I would argue that the last step is especially important; not only do students need to be able to research independently, but they need to evaluate their own performance (metacognition). Of course, in order to reflect, students need to have been explicitly provided direction about the purpose for reading (which can easily be communicated through learning goals).

Understanding purposes for reading and writing will also help students become proficient readers and writers. Tovani quotes one of my favourite thinkers about reading, Kelly Gallagher (2003):

"We adults have already found a multitude of reasons to read. Sometimes we are conscious of these reasons; but often, I suspect, many of these reasons have become internalized. We often take them for granted because we have long ago acknowledged their value. We motivate ourselves to read, consciously or unconsciously, because the benefits of doing so are ingrained in us. Unfortunately, this is not often the case with our students. Just because we have internalized a number of reasons why reading  enriches our lives doesn't mean we should assume our students have done the same." (in Tovani 52)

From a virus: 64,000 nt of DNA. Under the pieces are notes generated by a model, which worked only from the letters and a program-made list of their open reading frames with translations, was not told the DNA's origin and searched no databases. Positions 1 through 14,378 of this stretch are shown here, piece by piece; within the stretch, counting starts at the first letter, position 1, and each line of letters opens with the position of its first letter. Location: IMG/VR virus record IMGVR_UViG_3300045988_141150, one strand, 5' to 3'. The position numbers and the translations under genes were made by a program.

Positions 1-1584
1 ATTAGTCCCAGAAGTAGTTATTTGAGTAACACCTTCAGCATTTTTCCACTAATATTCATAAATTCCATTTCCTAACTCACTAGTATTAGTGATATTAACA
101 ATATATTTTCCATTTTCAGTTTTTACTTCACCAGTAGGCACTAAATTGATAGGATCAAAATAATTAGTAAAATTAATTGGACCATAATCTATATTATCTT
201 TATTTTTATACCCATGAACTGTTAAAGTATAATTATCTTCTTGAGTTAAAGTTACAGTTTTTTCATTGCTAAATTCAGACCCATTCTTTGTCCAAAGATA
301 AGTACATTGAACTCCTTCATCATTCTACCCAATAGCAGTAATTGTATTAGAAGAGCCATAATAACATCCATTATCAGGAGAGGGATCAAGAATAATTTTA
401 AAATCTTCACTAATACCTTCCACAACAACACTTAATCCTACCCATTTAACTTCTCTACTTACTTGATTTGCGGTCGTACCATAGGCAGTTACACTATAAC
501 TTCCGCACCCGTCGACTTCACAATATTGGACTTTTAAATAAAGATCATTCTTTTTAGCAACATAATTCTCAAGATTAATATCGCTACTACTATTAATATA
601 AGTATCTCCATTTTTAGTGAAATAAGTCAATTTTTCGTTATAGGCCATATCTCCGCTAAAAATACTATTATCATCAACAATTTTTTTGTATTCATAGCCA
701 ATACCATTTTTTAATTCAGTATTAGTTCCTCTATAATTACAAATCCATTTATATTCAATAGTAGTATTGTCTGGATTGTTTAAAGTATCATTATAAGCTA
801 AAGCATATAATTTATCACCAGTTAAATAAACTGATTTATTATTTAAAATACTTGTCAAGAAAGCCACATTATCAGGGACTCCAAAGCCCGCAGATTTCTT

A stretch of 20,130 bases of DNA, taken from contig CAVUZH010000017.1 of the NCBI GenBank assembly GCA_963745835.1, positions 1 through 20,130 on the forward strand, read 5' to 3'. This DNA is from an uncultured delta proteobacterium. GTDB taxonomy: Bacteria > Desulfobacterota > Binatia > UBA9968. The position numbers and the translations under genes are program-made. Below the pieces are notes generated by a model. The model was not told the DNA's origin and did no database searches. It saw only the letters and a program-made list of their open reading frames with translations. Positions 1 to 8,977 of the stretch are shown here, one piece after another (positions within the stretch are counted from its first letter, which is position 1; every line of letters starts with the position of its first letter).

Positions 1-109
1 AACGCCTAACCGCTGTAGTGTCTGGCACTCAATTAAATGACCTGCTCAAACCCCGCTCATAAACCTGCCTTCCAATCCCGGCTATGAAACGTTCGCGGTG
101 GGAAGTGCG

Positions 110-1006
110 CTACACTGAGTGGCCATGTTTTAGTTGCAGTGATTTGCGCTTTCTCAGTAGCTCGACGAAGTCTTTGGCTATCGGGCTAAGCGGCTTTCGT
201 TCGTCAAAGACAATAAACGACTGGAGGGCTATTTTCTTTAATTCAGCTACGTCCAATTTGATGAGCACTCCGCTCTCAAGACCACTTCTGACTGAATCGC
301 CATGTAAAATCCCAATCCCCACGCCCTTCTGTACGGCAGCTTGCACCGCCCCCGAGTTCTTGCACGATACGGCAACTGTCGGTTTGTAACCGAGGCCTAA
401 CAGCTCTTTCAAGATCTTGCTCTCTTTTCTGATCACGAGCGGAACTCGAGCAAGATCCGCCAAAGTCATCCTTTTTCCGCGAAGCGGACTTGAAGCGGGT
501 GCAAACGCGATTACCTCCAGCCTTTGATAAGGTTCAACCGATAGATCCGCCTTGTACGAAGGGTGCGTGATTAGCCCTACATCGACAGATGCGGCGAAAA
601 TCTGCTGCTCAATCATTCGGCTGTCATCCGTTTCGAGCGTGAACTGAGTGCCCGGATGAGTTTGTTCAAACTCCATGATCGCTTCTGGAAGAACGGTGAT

Teachers need to scaffold purpose for students in the same way we scaffold other activities; students often need to be told the purpose for reading (especially if we are assigning the reading!). Eventually, though, we need to help them determine the purpose themselves. Tovani (p.61) outlines seven key ways to "hold your thinking" (that is, determine purpose, especially when reading a 'boring' text):
  1. Look for interesting details that could have multiple meanings.
  2. Ask questions about titles and subtitles.
  3. Ask questions about the piece.
  4. Look for the author's opinion.
  5. Read a piece to learn new information.
  6. Make a connection to the piece.
  7. Who is the author?
Photo courtesy jungleredwriters.com
Students need to practice, discuss, and evaluate texts with a variety of purposes if we want them to internalize these processes. The use of protocols such as the 4A's Text Protocol (Assumptions, Agree, Argue, Actions) or the I Say, It Says, and So Protocol help students by providing structure to ensure they all participate to create understanding and therefore internalize good reading habits.

In the end, it's important that we expand our reading choices for students. Ignite their curiousity by giving them new and interesting readings that will challenge them intellectually. Provide opportunities for students to engage in lively discussion and debate to really explore authentic texts. Engage in new literacies and help students become proficient readers and writers of digital texts, whatever form they take.


References:


Henry, Laurie A. (2006), "SEARCHing for an answer: The critical role of new literacies while reading on the Internet." International Reading Association. pp. 614–627.

Tovani, Cris (2004). Do I Really Have to Teach Reading? Content Comprehension Grades 6-12. Markham: Pembroke.


Ministry of Education. Think Literacy: Language / English, grades 7-9. Queen's Printer.